A Sapper goes to War

October 24, 2015

My mum has just celebrated her 80th birthday. Part of the celebrations included a party for friends and family, some of whom, sadly, couldn’t make it. On of those was my Godfather, my ‘Uncle’ Cyril, who is 95 and, as much as he would have loved to come,  is wheelchair-bound and the journey would have just been too much for him.

His daughter, Margaret, sent this lovely picture of them all celebrating his 95th birthday.

Margaret also sent me a copy of a piece written by my Uncle Cyril a short while back. He was in the Royal Engineers (the sappers) during the war, and below is his account of his time as a sapper. It is a beautifully clear, vivid, and moving tale and I am very grateful to Cyril and Margaret for allowing me to reproduce it here. I hope you enjoy it.


In 1942 I was stationed in Tullibody, Clackmananshire, Scotland. In August we commenced a programme of intensive training, being called out in the night to go on a forced route march, building bridges at double time and everything else that sappers do. At the same time we were packing stores and writing on the boxes “Not wanted on Voyage”. “Hello” we thought, “are we going abroad?” Nobody knew anything, not even the friends of the friends that worked in Company Office where all our inside information came from.

The next rumour was everybody to have seven days home leave and all leave to be finished before the second week in October. I was one of the last to go on leave and on the last day of my leave I said to my parents “Mum, Dad, I am going overseas”. My Dad said “I know that lad”. Of course he knew, he was an old soldier and recognised the signs, the sudden leave, the insignias on my arms, the things I was saying. Sure enough all leave finished before the second week in October and then for security reasons we were confined to billets; no telephone calls or posting of letters.

The 26th October the order “All kit to be packed and stacked outside Company Office before 12 noon”. This is it, we are going abroad but where to doesn’t anybody know? That night, after dark, we marched down to the railway station where we boarded a train with dim lights and drawn blinds. After an hour or so of travel, we arrived at Gourock on the Clyde. A railway porter told me that there were lots of ships anchored out there and that Americans had been boarding them all day. It was that dark I couldn’t see a thing. We boarded a boat at a small jetty and were ferried out into the black Clyde. We came up against a huge wall of black steel with a little door in the side and a ladder running down to the water, a troop ship to be sure. Then a voice “up the ladder lads as quick as you can, chop chop”. It was easy up the ladder, just like going upstairs, a hand rail on each side, no problem. Down a dimly lit corridor, down a staircase into a brightly lit deck with rows of hammocks hanging from the ceiling. Another voice “choose yourself a hammock lads and keep it for the remainder of the voyage”. I chose one at the far side of the deck up against the bulkhead.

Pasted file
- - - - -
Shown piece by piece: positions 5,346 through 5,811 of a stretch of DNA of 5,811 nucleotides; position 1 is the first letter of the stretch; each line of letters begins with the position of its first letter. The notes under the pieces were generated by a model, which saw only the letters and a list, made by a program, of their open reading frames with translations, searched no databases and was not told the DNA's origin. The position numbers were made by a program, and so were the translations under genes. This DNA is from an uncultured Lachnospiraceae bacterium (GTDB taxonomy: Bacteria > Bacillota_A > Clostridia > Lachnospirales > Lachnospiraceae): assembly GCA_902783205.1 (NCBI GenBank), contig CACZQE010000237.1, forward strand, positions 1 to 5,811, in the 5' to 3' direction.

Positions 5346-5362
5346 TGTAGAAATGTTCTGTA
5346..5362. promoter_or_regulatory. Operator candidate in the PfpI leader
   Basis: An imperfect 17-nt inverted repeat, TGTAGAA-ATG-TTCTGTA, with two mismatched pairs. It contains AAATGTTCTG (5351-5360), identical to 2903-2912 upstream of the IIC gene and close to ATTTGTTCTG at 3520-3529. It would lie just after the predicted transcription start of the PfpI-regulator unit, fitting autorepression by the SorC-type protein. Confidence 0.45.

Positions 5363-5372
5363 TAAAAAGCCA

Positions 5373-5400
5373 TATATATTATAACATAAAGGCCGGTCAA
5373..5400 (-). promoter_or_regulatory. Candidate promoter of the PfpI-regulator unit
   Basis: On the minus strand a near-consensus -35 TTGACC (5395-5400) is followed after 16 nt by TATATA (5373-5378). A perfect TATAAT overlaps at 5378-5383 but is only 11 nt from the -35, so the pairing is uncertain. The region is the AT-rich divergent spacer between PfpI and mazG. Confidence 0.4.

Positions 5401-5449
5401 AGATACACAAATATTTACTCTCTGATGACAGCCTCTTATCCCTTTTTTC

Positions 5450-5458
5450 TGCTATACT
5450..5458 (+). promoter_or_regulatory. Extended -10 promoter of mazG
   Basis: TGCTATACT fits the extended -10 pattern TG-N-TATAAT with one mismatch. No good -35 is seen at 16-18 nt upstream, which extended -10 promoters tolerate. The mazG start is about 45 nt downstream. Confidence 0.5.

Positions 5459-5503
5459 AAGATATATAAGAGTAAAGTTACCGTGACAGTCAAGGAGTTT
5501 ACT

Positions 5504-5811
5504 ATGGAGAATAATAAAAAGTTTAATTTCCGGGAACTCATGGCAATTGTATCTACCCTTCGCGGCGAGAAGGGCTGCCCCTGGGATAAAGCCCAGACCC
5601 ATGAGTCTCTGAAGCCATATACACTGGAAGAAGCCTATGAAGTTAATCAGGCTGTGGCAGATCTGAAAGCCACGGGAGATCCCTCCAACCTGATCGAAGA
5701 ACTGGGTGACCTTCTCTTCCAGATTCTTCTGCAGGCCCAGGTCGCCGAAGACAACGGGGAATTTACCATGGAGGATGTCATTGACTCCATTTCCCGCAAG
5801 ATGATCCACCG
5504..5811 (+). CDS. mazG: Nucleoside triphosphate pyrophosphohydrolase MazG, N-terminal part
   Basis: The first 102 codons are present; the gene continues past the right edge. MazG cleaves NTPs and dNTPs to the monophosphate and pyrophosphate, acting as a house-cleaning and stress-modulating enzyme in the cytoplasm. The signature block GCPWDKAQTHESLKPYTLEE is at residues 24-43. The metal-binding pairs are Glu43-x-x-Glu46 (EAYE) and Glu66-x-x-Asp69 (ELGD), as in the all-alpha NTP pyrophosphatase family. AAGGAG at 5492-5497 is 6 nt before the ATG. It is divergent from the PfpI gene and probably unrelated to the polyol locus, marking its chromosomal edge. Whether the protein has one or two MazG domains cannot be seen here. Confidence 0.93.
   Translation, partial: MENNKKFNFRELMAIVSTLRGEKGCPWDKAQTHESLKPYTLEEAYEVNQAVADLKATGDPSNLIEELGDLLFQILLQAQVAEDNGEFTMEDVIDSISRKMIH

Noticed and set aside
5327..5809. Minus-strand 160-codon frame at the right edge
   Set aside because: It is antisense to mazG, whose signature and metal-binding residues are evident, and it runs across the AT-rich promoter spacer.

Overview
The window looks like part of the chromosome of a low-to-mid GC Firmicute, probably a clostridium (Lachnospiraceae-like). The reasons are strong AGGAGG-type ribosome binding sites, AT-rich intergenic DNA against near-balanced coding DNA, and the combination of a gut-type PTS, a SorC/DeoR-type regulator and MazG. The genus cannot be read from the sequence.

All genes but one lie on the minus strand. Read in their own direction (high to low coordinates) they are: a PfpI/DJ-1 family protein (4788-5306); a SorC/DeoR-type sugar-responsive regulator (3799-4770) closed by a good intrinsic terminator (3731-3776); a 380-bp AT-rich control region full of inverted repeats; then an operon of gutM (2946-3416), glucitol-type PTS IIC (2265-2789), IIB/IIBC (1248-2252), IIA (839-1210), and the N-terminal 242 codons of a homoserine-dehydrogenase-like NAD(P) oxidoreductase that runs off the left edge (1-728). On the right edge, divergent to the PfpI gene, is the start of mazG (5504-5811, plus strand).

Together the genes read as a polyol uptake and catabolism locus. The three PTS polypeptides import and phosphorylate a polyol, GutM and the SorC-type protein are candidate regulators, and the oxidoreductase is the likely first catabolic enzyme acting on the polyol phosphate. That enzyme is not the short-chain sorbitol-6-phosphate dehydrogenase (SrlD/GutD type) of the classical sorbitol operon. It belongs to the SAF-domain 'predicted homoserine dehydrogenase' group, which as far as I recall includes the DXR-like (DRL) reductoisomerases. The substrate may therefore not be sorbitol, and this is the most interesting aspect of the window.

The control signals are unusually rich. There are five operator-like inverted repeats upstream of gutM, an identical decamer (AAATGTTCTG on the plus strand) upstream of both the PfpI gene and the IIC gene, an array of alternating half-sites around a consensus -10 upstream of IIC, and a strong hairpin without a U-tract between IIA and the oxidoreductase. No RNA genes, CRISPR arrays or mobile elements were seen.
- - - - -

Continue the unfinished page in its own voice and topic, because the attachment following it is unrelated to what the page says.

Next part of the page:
That morning, the 27th October, I went on deck and was awestruck. I was on a cruise liner named the SS Cathy belonging to the South Africa Line. She had been converted to a troop ship and was the biggest ship I had ever seen. She was huge.

After a couple of days at sea, I worked out that my hammock was just below the water line and I thought that if a torpedo was to strike the ship, it would hit right where I was sleeping. I need not have worried though because escorting that convoy of 33 ships was 51 warships of the Royal Navy. More than one warship per merchantman. What U-Boat would dare to attack such a formidable ring of steel?

As an ex-Scout, it wasn’t difficult for me to work out in which direction we were heading. SW America. Why? Two days sailing from America we were joined with an American convoy of troopships and their equipment and did an about turn and headed west towards Europe, definitely Second Front, I assumed.

There was a brass plaque on the bulkhead and the wording read “Four times round this deck equals a quarter of a mile”. We shared the deck with a Battalion of the Argyle and Sutherland Highlanders and every day they marched round and round that deck to the skirl of the pipes. I maintain that those Highlanders marched all the way to North Africa.

After 10 days at sea we were assembled on deck to be told where we were heading. North Africa, capture Algiers, Tunis, deny Rommel supply ports and take the pressure off Malta. We were ecstatic!

Early morning 10th November, after 15 days at sea, we were cruising up the Mediterranean when there was a shout. “Hey look there’s Algiers.” Very slowly the ship began to tip to starboard. “My God we are going to capsize.” 5000 troops tried to get to the rails to look at Algiers. The Captain on the bridge shouted through the ship’s speaker system “you men down there get to the other side of the ship”. Some idiot shouted an obscenity to him and everybody laughed, so the Captain sounded the air raid alarm, which meant everybody below decks. As the troops dispersed below decks the ship slowly righted herself. I breathed a big sigh of relief!

The Yanks landed at Oran, the British at Algiers, except our ship. We sailed through the night to a small town named Bougie, off Bougie Bay. Here we came within range of the Luftwaffe based in Sicily, who soon gave us their unwelcome attention. The Infantry were the first to go ashore and as we waited our turn to be called forward, we could hear the bombs dropping around the ship and the ships Bofor Gun pounding away on the stern.